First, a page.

For this guide, I’ll be addressing not a neat application (at least not directly), but rather a neat way to potentially combine your existing storage solutions while also adding some protection from a catastrophic disk failure.
For those of you who do not know, RAID 5 allows you to combine multiple disks of the same size (3 minimum) into a single pool. The available storage is equal to the total disks minus the size of one disk. So, if you have three 2TB drives, you’ll have a total of 4TB available (combined into one “disk”) and, here’s the neat bit, you’ll be able to suffer the loss of a single drive, while not losing any of your data.
While I will be focusing on RAID 5 in this guide, the process should be almost exactly the same for RAID 6. Similarly, the other two RAID levels supported natively by Ubuntu, 0 and 1, will follow comparable steps as those listed below (and should, in fact, be much easier to setup).
While this guide was written for Ubuntu 10.04 LTS it should be much the same for Ubuntu 10.10 (Maverick Meerkat), 11.04 (Natty Narwhal), Linux Mint 9 (Isadora), 10 (Julia), and other Ubuntu variants like Kubuntu, Xubuntu, and Lubuntu (you’ll need to install gnome-disk-utility if it’s not already).
Similarly, other Gnome and Debian based distributions such as Debian Squeeze, aptosid, and LMDE should also be pretty close to the directions below.
Like my other guides, I will be sticking to the good ol’ GUI as much as possible, however with that said there will be some CLI usage in this one (more so than my others) and this is a more advanced topic, if formatting or partitioning your drive scares you, or you have no idea what that means you may want to hold off on this one for now.
(When in doubt, research, read through the guide completely first, and then do as you think best knowing that you’re the only one who is responsible if you mess up your system or loose your data.)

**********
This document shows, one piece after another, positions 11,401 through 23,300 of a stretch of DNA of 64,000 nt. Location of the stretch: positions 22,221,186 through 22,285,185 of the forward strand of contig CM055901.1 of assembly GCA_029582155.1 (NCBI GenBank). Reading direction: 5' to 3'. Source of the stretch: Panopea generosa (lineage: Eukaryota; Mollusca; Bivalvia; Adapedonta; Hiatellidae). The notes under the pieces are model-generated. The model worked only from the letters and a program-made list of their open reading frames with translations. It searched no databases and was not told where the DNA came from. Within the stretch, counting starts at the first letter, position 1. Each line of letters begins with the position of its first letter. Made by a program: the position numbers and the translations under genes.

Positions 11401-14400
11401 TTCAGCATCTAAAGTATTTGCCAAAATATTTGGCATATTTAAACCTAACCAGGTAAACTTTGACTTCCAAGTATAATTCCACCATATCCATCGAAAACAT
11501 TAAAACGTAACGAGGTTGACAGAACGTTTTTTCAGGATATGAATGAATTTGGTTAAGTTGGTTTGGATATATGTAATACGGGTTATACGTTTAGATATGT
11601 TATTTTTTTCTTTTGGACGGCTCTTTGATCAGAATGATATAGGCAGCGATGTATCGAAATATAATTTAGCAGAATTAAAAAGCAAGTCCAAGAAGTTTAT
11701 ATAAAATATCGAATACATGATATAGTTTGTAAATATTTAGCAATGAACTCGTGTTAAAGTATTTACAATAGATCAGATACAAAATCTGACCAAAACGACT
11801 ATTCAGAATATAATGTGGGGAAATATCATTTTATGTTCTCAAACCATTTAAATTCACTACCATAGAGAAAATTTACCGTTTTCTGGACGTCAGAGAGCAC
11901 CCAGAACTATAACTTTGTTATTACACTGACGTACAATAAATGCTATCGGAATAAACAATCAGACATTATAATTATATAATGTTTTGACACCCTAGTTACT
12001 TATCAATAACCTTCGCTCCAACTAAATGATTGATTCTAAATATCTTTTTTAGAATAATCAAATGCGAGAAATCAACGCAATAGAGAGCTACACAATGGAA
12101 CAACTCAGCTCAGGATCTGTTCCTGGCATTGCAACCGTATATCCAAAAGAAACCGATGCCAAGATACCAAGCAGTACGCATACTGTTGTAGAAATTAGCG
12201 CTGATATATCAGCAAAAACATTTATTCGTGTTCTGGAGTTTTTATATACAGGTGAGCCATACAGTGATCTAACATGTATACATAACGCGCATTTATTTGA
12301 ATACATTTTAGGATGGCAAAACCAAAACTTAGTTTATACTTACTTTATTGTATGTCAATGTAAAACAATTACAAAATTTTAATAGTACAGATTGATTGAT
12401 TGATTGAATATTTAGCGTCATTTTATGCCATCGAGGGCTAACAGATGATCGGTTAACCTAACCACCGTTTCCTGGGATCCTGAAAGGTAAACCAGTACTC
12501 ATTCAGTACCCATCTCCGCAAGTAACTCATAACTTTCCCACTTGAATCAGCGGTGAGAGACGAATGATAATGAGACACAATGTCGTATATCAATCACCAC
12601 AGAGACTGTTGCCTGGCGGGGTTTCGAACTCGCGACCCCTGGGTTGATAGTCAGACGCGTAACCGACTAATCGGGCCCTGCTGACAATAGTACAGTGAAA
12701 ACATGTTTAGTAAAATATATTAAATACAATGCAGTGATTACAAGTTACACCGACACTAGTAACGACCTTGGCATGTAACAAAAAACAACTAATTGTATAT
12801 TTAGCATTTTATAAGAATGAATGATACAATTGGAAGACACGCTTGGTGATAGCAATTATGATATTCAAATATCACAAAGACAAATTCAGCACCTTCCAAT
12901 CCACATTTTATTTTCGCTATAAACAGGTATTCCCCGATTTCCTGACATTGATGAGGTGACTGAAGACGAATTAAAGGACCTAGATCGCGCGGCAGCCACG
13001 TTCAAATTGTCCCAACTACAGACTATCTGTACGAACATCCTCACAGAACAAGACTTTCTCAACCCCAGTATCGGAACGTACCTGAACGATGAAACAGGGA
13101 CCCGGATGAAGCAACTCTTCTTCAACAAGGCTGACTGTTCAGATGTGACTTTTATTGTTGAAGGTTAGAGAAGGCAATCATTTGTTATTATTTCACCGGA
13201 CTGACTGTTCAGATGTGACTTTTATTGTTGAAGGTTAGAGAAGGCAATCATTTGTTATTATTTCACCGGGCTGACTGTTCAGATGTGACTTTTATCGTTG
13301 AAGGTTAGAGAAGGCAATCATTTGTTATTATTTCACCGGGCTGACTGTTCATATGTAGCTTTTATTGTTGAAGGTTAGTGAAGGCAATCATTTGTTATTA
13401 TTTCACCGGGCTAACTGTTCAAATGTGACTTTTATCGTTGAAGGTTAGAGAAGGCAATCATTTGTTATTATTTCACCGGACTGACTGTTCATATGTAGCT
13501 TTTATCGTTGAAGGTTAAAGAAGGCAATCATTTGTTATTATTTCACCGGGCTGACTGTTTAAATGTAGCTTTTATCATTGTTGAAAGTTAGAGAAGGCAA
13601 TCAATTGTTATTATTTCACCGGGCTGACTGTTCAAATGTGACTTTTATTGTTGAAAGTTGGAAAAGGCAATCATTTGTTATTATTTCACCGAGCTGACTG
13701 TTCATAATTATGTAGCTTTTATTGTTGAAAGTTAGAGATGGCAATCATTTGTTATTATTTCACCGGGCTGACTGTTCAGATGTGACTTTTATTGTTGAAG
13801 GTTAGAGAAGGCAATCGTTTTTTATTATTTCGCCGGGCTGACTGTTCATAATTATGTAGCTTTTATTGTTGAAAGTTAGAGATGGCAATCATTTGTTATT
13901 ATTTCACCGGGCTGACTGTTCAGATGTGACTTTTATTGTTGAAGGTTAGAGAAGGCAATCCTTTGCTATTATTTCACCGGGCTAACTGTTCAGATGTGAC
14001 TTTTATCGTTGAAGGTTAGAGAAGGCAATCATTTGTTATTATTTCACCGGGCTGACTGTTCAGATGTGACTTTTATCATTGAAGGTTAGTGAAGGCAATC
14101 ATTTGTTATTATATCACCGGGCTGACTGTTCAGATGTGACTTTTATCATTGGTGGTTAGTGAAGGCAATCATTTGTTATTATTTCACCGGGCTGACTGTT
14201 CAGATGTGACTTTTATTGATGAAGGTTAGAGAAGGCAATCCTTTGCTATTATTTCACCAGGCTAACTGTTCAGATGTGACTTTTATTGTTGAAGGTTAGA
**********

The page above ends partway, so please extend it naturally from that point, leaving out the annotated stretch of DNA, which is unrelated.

Before we get started, there are some potential risks involved with this that one should be aware of. First off, it’s almost a cliche in some circles, but the fact is that RAID, of any level, is not a true back-up solution.
With that said, RAID (other than 0), does provide some additional measure of protection for your data. However, if your system is damaged in any way, be it fire, lightning, catastrophic file system error, or what have you, your RAID setup is not going to protect your data.
For true safety, a complete off site back-up is needed. Obviously, this may not be feasible, but it should be known before proceeding.
The second risk we need to examine is the possible risk of data loss while we construct or build the RAID array.
Any of the disks you want to use for the array will need to be wiped clean before they can be used. Further, if you need to shuffle data around your drives while doing this you could lose any of this data if something goes awry during this process.
The third risk to be aware of is that if more than one of your drives suffer a failure all of your data on the array will be lost. Not just the data of the two or more drives that failed. So, if you had an array with six disks, and two failed all the data on the remaining four disks would be lost.
With those few points addressed, if you are using quality hard drives, GUID partition tables, EXT4, and running Ubuntu 10.04 with the Gnome Disk Utility, there are many levels of protection already in place. GUID and EXT4 both have various checksum features in place. Ubuntu 10.04 is based on well tested software, and the Gnome Disk Utility continuously monitors your disks’ SMART status for potential failures.
If you were to also purchase a quality UPS, you should have a fair level of reliability and dependability in place. Again, this is not a replacement for a true off site back-up, but it is something.